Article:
There are three key ways that data can ensure a successful launch and power a profitable Value Capture phase.
First, it’s important to recognize that Value Capture starts not on the date the product is approved but 18-24 months beforehand. The level of sophistication of the pre-launch phase will often determine whether the product launch meets expectations or disappoints.
Data are fundamental to building a sophisticated pre-launch strategy.
The two primary drivers of launch success are the perceived disease burden that the product is addressing, and the product’s perceived differentiation relative to alternate therapies. Your success in shaping both will largely determine market access, provider endorsement and patient acceptance.
Success here doesn’t come easy. In one study, only 25% of upcoming launches could claim differentiation against a high perceived disease burden.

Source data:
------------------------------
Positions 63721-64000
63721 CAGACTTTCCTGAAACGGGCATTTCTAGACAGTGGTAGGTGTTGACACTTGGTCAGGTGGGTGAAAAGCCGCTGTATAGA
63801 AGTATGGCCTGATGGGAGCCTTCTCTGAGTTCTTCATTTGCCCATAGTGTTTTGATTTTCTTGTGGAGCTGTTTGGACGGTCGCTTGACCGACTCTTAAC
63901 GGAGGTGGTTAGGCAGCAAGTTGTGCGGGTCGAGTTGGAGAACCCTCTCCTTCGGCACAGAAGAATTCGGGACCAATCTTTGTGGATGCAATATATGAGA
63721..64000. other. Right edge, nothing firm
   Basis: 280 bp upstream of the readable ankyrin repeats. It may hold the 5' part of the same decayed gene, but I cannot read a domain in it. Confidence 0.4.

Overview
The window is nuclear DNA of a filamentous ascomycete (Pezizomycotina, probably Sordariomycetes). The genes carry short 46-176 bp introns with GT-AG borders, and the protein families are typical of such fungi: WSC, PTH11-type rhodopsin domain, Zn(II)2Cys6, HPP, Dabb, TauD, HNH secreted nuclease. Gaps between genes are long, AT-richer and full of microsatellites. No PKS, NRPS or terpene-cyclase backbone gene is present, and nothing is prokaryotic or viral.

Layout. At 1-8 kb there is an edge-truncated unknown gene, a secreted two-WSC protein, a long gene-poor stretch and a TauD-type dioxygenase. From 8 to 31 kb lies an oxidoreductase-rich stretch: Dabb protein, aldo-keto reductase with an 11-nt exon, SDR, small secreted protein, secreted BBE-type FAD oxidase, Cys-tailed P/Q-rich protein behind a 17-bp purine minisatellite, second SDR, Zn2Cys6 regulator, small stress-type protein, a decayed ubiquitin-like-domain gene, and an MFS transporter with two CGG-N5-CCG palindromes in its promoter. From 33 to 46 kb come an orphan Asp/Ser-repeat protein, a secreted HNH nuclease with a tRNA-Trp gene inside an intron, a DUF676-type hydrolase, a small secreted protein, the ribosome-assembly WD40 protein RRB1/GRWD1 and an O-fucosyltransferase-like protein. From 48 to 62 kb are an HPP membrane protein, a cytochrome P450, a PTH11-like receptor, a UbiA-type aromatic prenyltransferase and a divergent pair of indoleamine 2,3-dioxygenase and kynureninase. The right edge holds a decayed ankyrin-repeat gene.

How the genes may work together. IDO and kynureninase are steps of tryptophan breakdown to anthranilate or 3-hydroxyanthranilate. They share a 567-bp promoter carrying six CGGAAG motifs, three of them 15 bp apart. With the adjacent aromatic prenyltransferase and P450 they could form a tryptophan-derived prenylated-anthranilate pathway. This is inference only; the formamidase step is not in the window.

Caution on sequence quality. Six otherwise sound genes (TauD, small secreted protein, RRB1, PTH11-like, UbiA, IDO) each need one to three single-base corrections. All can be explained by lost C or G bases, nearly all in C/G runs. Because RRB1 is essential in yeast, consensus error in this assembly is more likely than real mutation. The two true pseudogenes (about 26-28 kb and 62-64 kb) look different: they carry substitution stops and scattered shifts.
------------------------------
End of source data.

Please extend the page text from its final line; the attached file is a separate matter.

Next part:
Data-driven market insight will help identify cost burdens that aren’t being alleviated by current protocols and may illuminate gaps in the clinical landscape or in the perceived outcomes of competing therapies.
The driving question must be whether you know things about your customer and the market that your competitors don’t. Have you generated insights that could lead to competitive advantage?
It’s those insights that will influence the pre-launch unbranded campaign.
Unbranded disease awareness campaigns are a normal part of a launch strategy. However, building the strategy on a data insight foundation will supercharge the effort.
By offering physicians early online access to new medical content and clinical trial information, early awareness is established. But by basing it on the principles of CRM, a marketing team can identify and differentiate the perceived needs and clinical interests of prescribers before launch. Using this insight and customizing the unbranded content, it’s possible to opt-in hundreds and even thousands of physicians months before the launch.
As the product gets closer to the PDUFA (approval) date, marketing can prepare a portfolio of customized approaches for the sales team, giving the reps personalized messaging for each physician, what I call the “Best First Message.”